I’m so focused on questions about prayer that I can forget I am always in the presence of a God who delights in fellowship with us.
There is no reason for Protestants and evangelicals to be afraid of the epiclesis, the calling down of the Spirit upon the Eucharistic elements.
There is, arguably, more diversity in the C of E than in any other member of the Communion, with influences not only from both the Oxford Movement and radical liberalism from the past, but also from the New Calvinism and the Vineyard movement in more recent years.
The unity of common prayer is only a projection that denies that we are, in fact, a divided church.
Why do we presume that our common rites are just not “with it” enough for contemporary services? Why use another prayer book?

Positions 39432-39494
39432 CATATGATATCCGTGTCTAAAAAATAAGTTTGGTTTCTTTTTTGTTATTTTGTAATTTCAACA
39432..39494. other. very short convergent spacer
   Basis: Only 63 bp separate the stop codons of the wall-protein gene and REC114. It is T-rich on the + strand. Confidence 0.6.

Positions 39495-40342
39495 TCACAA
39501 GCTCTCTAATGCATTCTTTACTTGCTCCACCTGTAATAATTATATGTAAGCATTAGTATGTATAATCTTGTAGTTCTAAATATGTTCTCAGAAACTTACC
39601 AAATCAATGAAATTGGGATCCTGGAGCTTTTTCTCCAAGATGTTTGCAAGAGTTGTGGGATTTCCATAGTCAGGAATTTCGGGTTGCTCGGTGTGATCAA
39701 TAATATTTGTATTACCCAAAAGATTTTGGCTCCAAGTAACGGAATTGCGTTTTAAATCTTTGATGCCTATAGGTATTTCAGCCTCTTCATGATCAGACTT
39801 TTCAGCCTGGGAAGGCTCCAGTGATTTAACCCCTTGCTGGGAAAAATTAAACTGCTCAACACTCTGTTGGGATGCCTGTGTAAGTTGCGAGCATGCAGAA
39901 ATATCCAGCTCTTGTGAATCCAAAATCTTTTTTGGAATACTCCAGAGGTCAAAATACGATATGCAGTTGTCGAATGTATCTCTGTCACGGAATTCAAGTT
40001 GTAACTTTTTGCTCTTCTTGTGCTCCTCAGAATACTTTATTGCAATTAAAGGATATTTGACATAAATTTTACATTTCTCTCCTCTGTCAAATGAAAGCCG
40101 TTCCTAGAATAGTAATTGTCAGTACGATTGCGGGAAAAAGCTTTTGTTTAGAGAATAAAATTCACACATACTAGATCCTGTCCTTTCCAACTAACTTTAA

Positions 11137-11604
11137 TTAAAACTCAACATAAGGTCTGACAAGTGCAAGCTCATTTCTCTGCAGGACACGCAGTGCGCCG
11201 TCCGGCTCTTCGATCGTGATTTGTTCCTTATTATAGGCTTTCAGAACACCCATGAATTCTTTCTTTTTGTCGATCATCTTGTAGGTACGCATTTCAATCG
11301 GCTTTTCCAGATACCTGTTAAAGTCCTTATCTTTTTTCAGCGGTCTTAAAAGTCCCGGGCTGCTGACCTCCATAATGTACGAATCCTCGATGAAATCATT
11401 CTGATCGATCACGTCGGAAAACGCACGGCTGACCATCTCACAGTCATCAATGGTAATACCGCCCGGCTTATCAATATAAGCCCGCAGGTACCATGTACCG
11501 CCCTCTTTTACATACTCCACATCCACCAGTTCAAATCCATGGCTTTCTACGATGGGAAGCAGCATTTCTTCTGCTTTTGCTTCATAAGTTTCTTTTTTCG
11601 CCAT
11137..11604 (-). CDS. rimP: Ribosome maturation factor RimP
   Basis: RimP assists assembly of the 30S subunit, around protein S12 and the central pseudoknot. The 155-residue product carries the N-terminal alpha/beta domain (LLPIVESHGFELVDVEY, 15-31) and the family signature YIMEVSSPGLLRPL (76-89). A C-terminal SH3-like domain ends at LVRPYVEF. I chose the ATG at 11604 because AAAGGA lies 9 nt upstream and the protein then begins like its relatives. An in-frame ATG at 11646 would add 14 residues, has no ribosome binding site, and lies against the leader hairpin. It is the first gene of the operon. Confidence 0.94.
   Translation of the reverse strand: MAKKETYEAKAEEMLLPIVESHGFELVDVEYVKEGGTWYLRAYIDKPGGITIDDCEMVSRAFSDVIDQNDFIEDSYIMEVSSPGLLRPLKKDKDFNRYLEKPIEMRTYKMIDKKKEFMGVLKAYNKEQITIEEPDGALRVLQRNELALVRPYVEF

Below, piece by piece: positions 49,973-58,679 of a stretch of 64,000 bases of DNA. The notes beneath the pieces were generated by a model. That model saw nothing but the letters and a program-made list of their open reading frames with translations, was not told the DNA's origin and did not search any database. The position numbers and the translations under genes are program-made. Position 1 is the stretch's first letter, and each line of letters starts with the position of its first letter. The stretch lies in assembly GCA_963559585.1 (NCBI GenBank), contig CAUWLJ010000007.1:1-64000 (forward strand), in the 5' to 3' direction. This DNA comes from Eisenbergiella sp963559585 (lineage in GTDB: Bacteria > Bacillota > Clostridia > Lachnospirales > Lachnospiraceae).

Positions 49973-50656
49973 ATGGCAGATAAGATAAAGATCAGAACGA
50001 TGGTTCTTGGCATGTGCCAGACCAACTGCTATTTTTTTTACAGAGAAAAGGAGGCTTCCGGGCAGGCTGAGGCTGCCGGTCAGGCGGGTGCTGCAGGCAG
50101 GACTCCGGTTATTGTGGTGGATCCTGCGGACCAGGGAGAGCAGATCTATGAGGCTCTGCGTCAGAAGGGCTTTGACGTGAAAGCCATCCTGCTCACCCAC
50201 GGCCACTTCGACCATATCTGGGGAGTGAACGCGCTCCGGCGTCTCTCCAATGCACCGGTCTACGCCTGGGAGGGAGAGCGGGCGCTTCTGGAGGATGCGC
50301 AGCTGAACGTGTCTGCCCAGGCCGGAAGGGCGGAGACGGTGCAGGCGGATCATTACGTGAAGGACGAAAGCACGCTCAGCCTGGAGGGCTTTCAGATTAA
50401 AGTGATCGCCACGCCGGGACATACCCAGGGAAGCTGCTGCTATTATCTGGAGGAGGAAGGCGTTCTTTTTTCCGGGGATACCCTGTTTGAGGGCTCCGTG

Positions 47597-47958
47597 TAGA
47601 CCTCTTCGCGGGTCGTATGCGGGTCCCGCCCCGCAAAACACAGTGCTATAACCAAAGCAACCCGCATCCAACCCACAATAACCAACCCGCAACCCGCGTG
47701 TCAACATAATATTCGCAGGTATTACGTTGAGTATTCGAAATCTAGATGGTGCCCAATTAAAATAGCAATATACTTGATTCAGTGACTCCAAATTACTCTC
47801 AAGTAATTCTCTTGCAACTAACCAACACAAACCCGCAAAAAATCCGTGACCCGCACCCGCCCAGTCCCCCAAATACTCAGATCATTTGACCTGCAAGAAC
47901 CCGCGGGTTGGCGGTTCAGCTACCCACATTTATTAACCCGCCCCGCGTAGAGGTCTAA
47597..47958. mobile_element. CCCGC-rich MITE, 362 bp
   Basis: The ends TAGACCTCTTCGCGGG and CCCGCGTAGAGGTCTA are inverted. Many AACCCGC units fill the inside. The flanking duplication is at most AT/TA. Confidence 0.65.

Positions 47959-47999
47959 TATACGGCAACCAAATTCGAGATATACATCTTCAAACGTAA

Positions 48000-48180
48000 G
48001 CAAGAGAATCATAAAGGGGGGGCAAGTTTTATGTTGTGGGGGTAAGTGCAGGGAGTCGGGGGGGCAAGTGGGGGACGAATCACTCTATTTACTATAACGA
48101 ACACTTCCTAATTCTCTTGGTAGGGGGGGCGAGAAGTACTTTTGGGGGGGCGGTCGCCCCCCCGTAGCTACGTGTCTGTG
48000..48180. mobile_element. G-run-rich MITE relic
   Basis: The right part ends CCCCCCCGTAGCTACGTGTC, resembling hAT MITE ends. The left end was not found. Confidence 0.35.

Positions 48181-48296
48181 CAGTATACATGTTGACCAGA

When does a desire for liturgical diversity become merely an excuse for anarchy and personal preference?
Archbishop Justin longs that Lambeth Palace be not so much a historic place of power and authority, but a place from which blessing and service reach to the ends of the earth. Thus, the Community of St Anselm.
Is boutique religion a lasting trend? Shall each congregation seek to fashion itself to cater to the delights of a significant number of local people to keep the doors open?